The Saver’s Credit, also known as the Retirement Savings Contribution Credit, is one of the most appetizing rewards for low- to middle-income taxpayers who are thinking about stashing money away in a Roth IRA.
If you qualify, this IRS perk allows you to claim a credit up to $1,000 (single filers) or $2,000 (married couples filing jointly). This is a valuable addition to your tax return, allowing you to reduce or completely eliminate your tax bill. It goes without saying that if you reduce your tax tab, you get to keep more money in your pockets.
Unfortunately, most people who fit the bill for this credit don’t even take advantage of it. Let’s break down the qualifications and how this credit can make Roth IRA contributions a bit more exciting.
Get extra credit for saving
Saving toward retirement has never felt better. Every dollar you save in a Roth IRA could help you unlock a special surprise during tax time. The Saver’s Credit is a chance for taxpayers on the lower end of the tax rate scale to make the tax code work in their favor by claiming a 50%, 20%, or 10% credit for contributions made to a qualified retirement account.
Keep in mind that the Saver’s Credit is nonrefundable, which means it allows you to reduce your tax bill to zero, but not beyond that. You won’t get a tax refund but you could potentially wipe away your tax bill. Credits give you a dollar-for-dollar reduction on the taxes you owe so it’s something worth looking into.
The concept of claiming a tax credit by saving for retirement is fairly simple. But the Saver’s Credit calculation table can be a bit mind-boggling if tax calculations are foreign to you. I’ll break that down later. The most important piece of the equation is saving for retirement — even if you don’t qualify for the Saver’s Credit. For 2021, each person under 50 can typically contribute up to $6,000 to a Roth IRA.
Determine if you qualify
Here’s the moment you’ve been waiting for: the eligibility test. If you answer no to the following questions and have made contributions to your Roth IRA during the year you file your tax return, you’ve passed the first round of eligibility.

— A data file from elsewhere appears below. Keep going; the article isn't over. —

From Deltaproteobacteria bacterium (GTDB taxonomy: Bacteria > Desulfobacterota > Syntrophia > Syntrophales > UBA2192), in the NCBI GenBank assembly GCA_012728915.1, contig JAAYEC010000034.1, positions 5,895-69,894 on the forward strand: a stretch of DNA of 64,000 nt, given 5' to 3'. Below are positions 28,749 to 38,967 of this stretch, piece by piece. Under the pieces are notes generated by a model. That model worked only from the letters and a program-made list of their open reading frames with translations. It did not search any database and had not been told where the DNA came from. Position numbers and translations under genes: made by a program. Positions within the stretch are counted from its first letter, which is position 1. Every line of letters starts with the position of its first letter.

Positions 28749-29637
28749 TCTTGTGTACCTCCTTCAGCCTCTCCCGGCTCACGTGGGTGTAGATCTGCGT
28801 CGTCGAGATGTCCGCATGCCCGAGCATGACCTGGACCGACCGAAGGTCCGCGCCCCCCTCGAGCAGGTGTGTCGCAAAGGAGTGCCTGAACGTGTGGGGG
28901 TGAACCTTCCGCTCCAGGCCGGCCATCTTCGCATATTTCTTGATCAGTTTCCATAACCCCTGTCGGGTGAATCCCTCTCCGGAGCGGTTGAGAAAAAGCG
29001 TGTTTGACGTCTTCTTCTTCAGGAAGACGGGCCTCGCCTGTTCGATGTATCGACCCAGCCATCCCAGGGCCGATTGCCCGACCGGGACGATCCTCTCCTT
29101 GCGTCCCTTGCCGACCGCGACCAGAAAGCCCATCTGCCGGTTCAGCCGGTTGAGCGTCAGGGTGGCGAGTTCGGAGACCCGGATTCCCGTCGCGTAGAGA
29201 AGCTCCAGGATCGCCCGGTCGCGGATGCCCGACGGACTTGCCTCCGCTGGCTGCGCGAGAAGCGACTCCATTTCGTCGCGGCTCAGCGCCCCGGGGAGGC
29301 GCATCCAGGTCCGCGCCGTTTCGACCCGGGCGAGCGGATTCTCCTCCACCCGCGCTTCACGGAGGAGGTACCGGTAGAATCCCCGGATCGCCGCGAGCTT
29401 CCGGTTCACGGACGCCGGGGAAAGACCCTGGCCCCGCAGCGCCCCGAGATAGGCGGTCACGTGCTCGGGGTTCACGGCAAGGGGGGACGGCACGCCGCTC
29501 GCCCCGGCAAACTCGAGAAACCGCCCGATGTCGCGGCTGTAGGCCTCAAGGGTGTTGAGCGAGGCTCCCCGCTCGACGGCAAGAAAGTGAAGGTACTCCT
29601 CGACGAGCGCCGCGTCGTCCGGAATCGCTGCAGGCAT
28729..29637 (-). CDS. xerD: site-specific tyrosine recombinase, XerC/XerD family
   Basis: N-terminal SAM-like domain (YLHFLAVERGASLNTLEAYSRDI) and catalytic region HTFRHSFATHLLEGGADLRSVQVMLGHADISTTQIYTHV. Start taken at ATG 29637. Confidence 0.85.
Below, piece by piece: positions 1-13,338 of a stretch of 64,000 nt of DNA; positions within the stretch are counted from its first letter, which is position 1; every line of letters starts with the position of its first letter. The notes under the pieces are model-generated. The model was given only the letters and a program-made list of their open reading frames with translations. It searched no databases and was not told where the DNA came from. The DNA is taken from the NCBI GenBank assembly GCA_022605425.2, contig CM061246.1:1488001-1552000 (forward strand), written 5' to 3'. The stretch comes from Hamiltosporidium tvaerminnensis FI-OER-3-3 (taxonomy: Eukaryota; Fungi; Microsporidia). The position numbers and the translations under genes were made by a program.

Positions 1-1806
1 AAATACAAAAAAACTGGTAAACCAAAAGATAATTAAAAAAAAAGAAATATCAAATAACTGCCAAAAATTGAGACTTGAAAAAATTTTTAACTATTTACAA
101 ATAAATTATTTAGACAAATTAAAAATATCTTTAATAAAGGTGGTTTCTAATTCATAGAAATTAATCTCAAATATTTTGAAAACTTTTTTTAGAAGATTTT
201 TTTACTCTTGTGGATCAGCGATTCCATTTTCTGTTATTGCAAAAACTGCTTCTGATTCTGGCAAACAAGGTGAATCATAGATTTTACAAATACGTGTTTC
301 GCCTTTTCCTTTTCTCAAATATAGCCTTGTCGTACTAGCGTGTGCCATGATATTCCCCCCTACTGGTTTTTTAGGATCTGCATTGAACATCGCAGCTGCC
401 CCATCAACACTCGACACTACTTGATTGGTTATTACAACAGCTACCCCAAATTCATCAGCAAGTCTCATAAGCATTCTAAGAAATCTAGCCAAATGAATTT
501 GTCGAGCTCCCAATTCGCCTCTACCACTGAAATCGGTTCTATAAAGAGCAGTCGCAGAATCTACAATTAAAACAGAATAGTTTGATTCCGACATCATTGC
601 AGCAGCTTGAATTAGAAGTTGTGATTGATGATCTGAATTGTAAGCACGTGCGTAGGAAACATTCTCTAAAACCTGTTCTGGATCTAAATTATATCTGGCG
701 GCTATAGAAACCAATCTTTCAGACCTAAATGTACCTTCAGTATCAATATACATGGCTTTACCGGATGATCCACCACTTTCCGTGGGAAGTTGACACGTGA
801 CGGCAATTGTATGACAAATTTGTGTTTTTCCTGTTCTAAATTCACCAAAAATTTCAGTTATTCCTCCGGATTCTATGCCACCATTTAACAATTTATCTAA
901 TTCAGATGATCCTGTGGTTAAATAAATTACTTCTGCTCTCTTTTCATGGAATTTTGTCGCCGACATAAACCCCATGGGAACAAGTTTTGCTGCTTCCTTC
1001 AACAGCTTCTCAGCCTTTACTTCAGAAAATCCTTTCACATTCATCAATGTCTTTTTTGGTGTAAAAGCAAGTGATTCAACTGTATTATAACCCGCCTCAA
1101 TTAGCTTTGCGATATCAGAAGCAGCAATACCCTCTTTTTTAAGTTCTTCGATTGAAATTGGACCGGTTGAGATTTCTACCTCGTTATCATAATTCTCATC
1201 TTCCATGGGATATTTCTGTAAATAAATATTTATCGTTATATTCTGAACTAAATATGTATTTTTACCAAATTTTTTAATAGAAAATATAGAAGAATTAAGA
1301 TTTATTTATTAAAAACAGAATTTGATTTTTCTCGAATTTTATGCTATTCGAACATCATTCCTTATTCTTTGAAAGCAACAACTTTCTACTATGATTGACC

Are you under 18?
Are you a full-time student?
Will you be claimed as a dependent on someone else’s return?
Now, it’s time for the income test. Your credit phases out when you surpass certain income levels. But if your adjusted gross income exceeds the thresholds below, you’ve missed your shot at the Saver’s Credit for 2021:
$66,000 for married couples filing jointly
$49,500 for the head of households
$33,000 for all other filings statuses
Calculate your credit
Let’s say you are married and earn $39,000 in 2021. Your spouse was unemployed and did not have any money coming in. If you contribute $4,000 to a Roth IRA, your income and married filing jointly tax status would qualify you for a credit of 50% of your contribution. That means your total credit would be $2,000 on your 2021 tax return.
The below table shows the income ranges for the 50%, 20%, and 10% credit for each filing status.
2021 Saver’s Credit rate and AGI eligibility by filing status
Married Filing Jointly AGI
Head of Household AGI
All Other Filers AGI
50% of your contribution
$0 to $39,500
$0 to $29,625
$0 to $19,750
20% of your contribution
$39,501 to $43,000
$29,626 to $32,250
$19,751 to $21,500
10% of your contribution
$43,001 to $66,000
$32,251 to $49,500
$21,501 to $33,000
Don’t miss out on Roth IRA benefits
Even if you don’t qualify for the Saver’s Credit, contributing to a Roth IRA is still a good idea. You could have thousands of dollars or even a million-dollar jackpot waiting for you when you retire.
The Roth IRA allows you to contribute money you’ve already paid taxes on to fund the account. Then, you select assets of your choice and watch your investments grow tax-free. The power of compounding over decades can leave you with a healthy nest egg and you won’t have to give the IRS a dime of your money after you’ve reached age 59 1/2.
When you tack on the Saver’s credit, the rewards are even sweeter. If a married couple earns a $2,000 annual credit and contributes a total of $120,000 over two decades, that equals $40,000 worth of credits and tax savings. That’s effectively like a couple contributing $80,000 to their retirement accounts and getting a big match from the government.
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